Thursday, June 16, 2011

Another Found Turtle Head (or 2)

We have an out building that we call "The Cabin." It's a little two room building, present in the 1934 aerial photos at:, built using wire nails and demensional lumber. It is sheathed with milled tongue and groove yellow pine boards and cedar shakes. I believe it to have been built during the Buell Baby Farm Era of my house's long history, when the Stae of CT placed orphans of the Great Depression here with a Mrs. Buell. Each room has a cold water supply pipe of those times and a lead drain pipe as well, a wooden floor in one room, a cement slab poured over the original dirt floor in the other, perhaps because the was once a brick chimney for a wood stove in that room. That cement slab is cracked and broken under where the stove was placed. I've lately been cleaning up that building and found an interesting stone in that spot. In the photo above you can see the old chicken coop, the closest available piles of stones alongside the remains of several connecting ancient stone rows, some of it zigzag.  

Held just right, I though I detected a sort of turtle beak suggestion:
Since I already had two other found turtle beaked head stones, I though I'd store this one with it here at Happiness Farm Cultural Center along a zigzag stone row by this "point" stone where, after transplanting the myrtle, the feet were found in situ. The head stone used to complete the petroform was found on the pavement of the highway just below another zigzag row, just below a petroform box turtle.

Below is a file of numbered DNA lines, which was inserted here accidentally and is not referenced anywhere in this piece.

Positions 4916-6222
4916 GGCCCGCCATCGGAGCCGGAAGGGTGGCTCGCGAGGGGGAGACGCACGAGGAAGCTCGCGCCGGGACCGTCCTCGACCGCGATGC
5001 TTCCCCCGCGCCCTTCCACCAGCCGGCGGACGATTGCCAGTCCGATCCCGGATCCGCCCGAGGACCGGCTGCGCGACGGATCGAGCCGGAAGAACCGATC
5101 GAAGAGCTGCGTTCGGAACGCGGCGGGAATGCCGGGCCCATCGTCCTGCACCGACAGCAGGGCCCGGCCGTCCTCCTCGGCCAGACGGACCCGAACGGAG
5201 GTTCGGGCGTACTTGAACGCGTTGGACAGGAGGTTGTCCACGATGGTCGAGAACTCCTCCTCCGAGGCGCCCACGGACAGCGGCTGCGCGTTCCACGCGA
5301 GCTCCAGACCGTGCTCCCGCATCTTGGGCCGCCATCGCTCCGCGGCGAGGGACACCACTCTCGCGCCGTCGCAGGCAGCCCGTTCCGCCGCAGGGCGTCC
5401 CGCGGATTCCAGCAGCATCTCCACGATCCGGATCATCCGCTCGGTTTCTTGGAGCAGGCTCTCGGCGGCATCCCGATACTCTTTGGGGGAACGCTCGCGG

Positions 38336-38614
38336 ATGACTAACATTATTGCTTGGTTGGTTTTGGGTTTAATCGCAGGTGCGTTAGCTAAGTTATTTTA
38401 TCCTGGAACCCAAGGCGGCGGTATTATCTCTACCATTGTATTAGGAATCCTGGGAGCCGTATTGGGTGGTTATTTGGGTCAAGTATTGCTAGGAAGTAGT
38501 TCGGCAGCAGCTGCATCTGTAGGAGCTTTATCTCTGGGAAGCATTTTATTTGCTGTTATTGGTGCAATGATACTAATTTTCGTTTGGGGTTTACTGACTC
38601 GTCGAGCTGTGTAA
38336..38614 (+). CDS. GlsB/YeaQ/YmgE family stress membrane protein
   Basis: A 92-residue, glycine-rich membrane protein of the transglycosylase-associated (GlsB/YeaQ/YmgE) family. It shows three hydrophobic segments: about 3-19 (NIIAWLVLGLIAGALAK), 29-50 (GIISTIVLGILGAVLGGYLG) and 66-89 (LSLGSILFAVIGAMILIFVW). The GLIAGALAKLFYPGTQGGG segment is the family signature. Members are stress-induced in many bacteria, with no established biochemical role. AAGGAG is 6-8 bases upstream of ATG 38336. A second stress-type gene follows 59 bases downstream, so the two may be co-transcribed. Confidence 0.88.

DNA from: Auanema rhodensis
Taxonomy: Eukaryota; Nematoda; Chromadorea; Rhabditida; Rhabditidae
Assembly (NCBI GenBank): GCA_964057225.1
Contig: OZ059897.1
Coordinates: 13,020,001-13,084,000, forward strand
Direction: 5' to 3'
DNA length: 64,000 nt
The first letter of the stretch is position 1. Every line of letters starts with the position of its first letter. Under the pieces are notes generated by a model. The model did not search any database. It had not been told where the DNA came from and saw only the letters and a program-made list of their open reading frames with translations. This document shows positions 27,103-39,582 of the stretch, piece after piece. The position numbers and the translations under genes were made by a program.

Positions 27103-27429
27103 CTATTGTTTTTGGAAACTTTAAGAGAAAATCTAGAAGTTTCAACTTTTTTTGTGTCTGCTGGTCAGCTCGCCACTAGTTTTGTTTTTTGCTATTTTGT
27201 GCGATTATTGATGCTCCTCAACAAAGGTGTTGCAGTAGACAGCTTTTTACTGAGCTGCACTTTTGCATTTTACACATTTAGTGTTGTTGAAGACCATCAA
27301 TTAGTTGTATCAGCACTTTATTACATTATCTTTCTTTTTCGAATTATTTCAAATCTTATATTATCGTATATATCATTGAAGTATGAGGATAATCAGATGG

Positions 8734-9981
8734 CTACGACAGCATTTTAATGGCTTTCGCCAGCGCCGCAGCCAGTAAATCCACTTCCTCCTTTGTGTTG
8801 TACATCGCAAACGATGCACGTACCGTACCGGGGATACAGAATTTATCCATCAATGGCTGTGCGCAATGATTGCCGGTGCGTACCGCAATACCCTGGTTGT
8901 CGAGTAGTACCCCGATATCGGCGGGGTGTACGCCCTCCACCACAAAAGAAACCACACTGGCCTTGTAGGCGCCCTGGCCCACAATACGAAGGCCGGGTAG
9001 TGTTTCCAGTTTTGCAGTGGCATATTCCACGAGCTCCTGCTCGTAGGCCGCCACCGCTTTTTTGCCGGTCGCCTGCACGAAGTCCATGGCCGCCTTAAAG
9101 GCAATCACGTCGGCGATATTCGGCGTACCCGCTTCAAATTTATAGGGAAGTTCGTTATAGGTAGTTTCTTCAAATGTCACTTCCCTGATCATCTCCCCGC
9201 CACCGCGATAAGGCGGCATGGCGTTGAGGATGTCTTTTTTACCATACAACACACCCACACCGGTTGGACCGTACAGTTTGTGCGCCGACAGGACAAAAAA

(Note the distinct toes and then open this recent PW photo in another window:
The photo below was taken earlier the same day because it so resembles the one above found under the old quince bush with some other stones...
A few days ago, I had photographed a stone in a massive row  above a row that bordered a swampy area, just below another row at the top of a steep incline because I thought I saw a possible beak on a head stone - as well as a carapce witha a suggested marginal scute (to boot) and a right foreleg.
Then again, could that be a mound of mud brought up by a beaver, spreading to become Turtle Island on top of that carapace stone? If he's pointing to treasure, it's either the Nonnewaug River or the floodplain field now planted with "Uncle ____'s Christmas Trees..."
I'd had these beaks in my mind alot since this post and horribly disfiguring Larry Harrop's beautiful photo:
It's cool this morning, so the project in the sun is my front steps, the stone retaing wall built about 1850, using the dismantled central chimney of the house. These stones show signs of being worked by tools available around 1700 - 1850...
Another possible beak, partially hidden by the cement?

And from the debris of the 1969 cement steps that capped the 1850's work on the other side, there is a stone (I almost wrote shell) that I've been meaning to photograph:

I t reminds me of something...

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